Thursday, March 7, 2013

JUDY IS A PUNK--Ramones 3

One of the most persistent terms of derision shackled to the RAMONES is the mysterious myth that they write and play songs with 'only three chords.' Qualitatively this ignores countless examples, from CHUCK BERRY's Brown Eyed Handsome Man to the BEATLES' Hey Jude, which have proven time and time again that in creating music of stunning depth and style using 'merely' three chords is far from insufficient. Materially, it might be more accurate to state that the RAMONES primarily use two barre chords (the movable E and A positions), so rarely utilizing open chords that songs where they do (such as 53RD & 3RD) are given extra demonstrative distinction. However, since they group the movable chords into multitudes of block patterns all over the neck, the songs almost always use more than 5 or 6 chords. All of this sidesteps the obvious- there are great, truly three chord classic songs (such as the TROGGS' Wild Thing) that could be mastered easily by any novice. However, the maddening patterns of waves of chords on display in RAMONES tracks such as WE'RE A HAPPY FAMILY or I WANTED EVERYTHING would prove a considerable challenge to any guitarist unaccustomed to playing in the punk idiom.

All of that said, the 90 second JUDY IS A PUNK is one of only a handful of compositions by the band that actually are built on just three chords. The 1-4-5 track is rooted in Eflat, an extremely unlikely key in guitar driven music (though, once again, somewhat less oddball when configuring patterns of barre chords in random positions.) Two demos had been previously recorded of this track, and this end result sits somewhere in sound between the dense punk of the first attempt and the surprisingly piano-driven pop of the second (see RAMONES: THE EARLY DEMOS .)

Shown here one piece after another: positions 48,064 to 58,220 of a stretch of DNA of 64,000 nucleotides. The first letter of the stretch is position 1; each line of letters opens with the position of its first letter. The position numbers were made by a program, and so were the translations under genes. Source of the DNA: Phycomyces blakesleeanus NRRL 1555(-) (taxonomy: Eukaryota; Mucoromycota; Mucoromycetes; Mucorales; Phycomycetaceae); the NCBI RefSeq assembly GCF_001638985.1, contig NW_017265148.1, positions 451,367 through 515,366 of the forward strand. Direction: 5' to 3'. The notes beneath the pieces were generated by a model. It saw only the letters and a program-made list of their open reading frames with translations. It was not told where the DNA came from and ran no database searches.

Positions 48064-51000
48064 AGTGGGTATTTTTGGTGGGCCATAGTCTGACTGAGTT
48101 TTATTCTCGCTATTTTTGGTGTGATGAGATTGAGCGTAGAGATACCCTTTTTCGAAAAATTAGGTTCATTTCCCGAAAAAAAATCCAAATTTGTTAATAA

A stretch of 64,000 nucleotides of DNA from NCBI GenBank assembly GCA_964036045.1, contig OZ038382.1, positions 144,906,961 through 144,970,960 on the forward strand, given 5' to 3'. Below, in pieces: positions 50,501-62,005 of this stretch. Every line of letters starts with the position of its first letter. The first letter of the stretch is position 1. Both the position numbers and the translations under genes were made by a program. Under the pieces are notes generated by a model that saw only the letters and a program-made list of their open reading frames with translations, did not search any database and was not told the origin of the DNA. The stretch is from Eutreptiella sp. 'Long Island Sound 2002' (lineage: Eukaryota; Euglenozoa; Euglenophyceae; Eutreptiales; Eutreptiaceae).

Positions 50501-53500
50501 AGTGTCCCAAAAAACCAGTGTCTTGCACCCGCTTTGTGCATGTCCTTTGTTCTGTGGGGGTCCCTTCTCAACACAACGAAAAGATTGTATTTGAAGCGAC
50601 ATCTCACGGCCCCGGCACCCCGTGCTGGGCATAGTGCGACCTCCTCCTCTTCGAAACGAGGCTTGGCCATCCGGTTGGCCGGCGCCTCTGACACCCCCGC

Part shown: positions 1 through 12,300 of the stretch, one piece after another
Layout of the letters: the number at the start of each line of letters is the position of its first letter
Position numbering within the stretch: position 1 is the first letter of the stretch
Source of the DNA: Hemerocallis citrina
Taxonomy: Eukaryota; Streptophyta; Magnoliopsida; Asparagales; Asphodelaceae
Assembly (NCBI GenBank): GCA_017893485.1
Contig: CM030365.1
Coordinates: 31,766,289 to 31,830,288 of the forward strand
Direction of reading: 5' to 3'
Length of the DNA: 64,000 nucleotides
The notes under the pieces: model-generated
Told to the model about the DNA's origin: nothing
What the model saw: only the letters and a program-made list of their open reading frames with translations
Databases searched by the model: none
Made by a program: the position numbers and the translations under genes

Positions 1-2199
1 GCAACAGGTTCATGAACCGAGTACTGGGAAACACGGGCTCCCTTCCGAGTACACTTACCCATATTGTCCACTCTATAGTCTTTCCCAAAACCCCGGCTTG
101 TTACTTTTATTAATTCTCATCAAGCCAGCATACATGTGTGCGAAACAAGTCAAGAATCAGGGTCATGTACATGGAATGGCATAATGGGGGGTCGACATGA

With the words the RAMONES hit an early peak in mockingly deconstructing lyrical form and function. No sooner does the song start than the title is contradicted (JACKIE is the punk.) Then immediately after a few scant, tantalizing details are sketched (apparently primarily constructed to connect the startlingly nifty rhyme 'ice capades/S.L.A.') the characters are offhandedly dismissed with a callous, but cheerfully sung, 'perhaps they'll die.' (Equating the importance of a west coast trip, or appearing in a winter skating show, suggests that any attempt to dredge political meaning from mention of a German locale or the half baked Patti Hearst kidnapping Symbionese Liberation Army would be fruitless.) JOEY & DEEDEE then deliver the coup de grace by framing the verses in the fourth-wall smashing device appropriated from the ridiculous HERMAN'S HERMITS smash 'I'm Henry VIII, I Am' (where it surprisingly serves a similar function.)

As well, the BEACH BOYS influence of the backing vocals finds the band reaching even further back in time for sturdiness in pop form. Disregarding the improbability of practical application of these unlikely foundations, the RAMONES forged hit after hit for an unknowable future, top ten smashes in some alternate universe, chart toppers in a demented, close knit, secret present.


Photo by Roberta Bayley

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